Call for papers

Between the 11th and 14th June 2019 there is going to be a technical insurance conference looking in detail at risk and the insurance business in history from the middle ages.

The event is drawing experts from all around the world and I for one will certainly be attending.

The organising committee is seeking proposals for sessions and I attach the documentation so if you are interested in presenting or know someone who may be.

Call for sessions 2.0 Combined

2017-07-18_UNIA_Web_RISK_Dossier_Carpeta

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Product Recalls Australia – 26 September 2017

This week’s product recalls includes the following:

Knog Pty Ltd — Knog Frog Strobe Bicycle Light

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Mazda Australia Pty Ltd — Mazda BT-50

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Cyclingdeal — Road Mountain Bike Bicycle Cycling Adult Helmet

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Lenoxx Electronics Aust Pty Ltd — Electric Blanket

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Another lesson learned from the US when it comes to motor

Like many things in the United States, and particularly when it comes to insurance there a lot of differences. I am looking at motor insurance.

No matter how old you are and/or your level of driving experience you may have in another country, if you are an expat or new resident, it counts for nothing and you start from scratch as if you are a new driver.

In my case, my daughter has been living in Chicago for 5 years studying for her doctorate. Living in the ‘loop’ (central business district) in this city with loads of public transport there was no need to have a car. To complete the degree she has to do a one year residency and she selected Phoenix Arizona as her number 1 choice and got it. Phoenix is like LA in that you need a car to get around. The cost of insurance however, due to the penalty for not having US driving experience is cost prohibitive. She worked out she could catch an Uber to and from work every day and getting groceries etc delivered it would be less than the cost of insurance let alone petrol (gas) depreciation and having the hassle of selling the car when she returns to Australia.

Had she got a US licence when she first went there and had a 5 year clean driving and accident record it would have been around 1/3rd the cost and she may well have got the car for the convenience sake.

The other issue that she discovered was like home insurance, the basic liability coverage limits are ridiculously inadequate. The standard is $15,000 for bodily injury under a comprehensive motor insurance policy. You do not have anything with your registration. If you consider the really high cost of hospital and medical treatment it shows how inadequate such a limit is.

Similar standard low limits apply for third party property damage. I would hate to have the $15,000 limit and cause a semi trailer to overturn.

Yes, you can buy more but to get it to even a $1 million coverage significantly adds to the cost.

When compared to our level of coverage, we are way better off in Australia and New Zealand.

 

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Trap with US hire cars when it comes to policy excesses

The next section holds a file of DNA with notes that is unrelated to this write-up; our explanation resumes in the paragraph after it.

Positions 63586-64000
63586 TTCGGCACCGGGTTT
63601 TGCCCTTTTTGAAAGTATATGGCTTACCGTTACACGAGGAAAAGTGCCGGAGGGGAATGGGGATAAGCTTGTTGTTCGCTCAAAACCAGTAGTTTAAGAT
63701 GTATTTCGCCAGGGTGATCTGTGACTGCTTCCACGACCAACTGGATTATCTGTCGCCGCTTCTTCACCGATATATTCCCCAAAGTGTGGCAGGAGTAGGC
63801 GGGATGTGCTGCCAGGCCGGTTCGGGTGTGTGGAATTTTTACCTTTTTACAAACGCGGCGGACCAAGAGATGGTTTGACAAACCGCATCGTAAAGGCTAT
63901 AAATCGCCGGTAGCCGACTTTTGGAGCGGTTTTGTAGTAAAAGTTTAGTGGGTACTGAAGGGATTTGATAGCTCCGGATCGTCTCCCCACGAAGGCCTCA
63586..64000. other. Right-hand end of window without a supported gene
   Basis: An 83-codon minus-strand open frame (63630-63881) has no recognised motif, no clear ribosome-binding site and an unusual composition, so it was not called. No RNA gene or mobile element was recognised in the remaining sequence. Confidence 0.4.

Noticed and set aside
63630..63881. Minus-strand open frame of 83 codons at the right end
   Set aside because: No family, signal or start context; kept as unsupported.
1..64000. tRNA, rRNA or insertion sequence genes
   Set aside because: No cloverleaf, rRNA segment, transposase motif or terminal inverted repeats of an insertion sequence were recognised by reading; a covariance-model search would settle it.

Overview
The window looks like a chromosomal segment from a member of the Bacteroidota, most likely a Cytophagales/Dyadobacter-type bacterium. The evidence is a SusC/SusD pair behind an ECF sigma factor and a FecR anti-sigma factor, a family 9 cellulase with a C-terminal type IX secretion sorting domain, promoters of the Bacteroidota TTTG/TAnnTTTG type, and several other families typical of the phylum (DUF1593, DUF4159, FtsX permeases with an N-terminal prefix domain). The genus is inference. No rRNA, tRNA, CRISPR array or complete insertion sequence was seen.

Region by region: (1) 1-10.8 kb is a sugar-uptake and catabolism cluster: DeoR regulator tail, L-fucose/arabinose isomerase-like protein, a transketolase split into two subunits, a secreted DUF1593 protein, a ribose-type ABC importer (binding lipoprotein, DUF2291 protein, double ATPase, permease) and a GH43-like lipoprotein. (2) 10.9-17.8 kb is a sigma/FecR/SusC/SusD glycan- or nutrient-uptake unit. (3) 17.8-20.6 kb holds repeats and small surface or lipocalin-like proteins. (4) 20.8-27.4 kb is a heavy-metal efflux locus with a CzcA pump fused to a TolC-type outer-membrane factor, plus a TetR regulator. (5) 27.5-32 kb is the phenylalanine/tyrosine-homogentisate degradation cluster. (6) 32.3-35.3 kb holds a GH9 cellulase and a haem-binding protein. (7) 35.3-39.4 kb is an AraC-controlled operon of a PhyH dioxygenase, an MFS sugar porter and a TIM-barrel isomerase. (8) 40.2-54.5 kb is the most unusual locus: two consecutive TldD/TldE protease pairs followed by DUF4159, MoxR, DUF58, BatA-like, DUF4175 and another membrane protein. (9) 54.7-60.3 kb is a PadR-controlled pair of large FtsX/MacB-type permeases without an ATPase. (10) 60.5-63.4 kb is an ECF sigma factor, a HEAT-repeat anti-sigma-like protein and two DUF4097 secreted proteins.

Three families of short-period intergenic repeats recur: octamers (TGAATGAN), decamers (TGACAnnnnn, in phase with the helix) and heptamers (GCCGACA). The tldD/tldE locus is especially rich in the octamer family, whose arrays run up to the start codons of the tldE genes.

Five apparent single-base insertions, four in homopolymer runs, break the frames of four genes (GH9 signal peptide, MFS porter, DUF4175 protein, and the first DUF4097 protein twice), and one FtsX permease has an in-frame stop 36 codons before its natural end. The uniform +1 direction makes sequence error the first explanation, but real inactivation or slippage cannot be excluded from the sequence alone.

As I posted yesterday, I have been over in the United States over the past month and during that period I had to hire a car twice. The first time they asked if I wanted to buy down the deductible and I said no, I have travel insurance for this.

As part of our corporate travel cover we have A$5,000 which is more than enough for any rental agreements I have seen in Australia.

The second time, I needed the car longer but just to be sure I mentioned I had $5,000 cover and I was then told the self retention was US$17,500. My first thought was how could it be so high, the second was thank goodness I did not have an accident with the first vehicle.

Morale of the story  is double check the self retention of any hire car, in any country and pay the extra for the buy down if you do not have sufficient coverage under your own travel insurance.

Also, like an insurance policy, a hire car contract is a legal document and you should read it before you sign it so you are not caught!

I thank my lucky stars I wasn’t.

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I cannot understanding headlines like this..

For the past month I have been working over in the United States as LMI launches products such as our Business Income (BI) calculator into this market.

While there, hurricanes hit in Texas and Florida and it was heartbreaking to me to read that people were not fully insured for such events which are not a case of: ‘if it happens’, but rather: ‘when it happens’.

While an enormous amount of money has been collected for Texas it will come no where near the total cost of the damage.

Flood is a major problem following any major storm, let alone hurricanes, typhoons or cyclones.

With the number of major storm events that the US has suffered over the years, and the soft insurance market, I simply cannot understand why people thought they could take the risk.

I did hear some say they could not afford insurance, but the obvious question is now your home or business is destroyed, how can you afford not to have it!

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Product Recalls Australia – 13 September 2017

11 SEP 2017

Makita Australia — Makita EM2600U & EM2600L Brushcutters

For more product recalls visit: https://www.productsafety.gov.au/recalls

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Product Recalls Australia – 5 September 2017

This week’s product recalls include the following:

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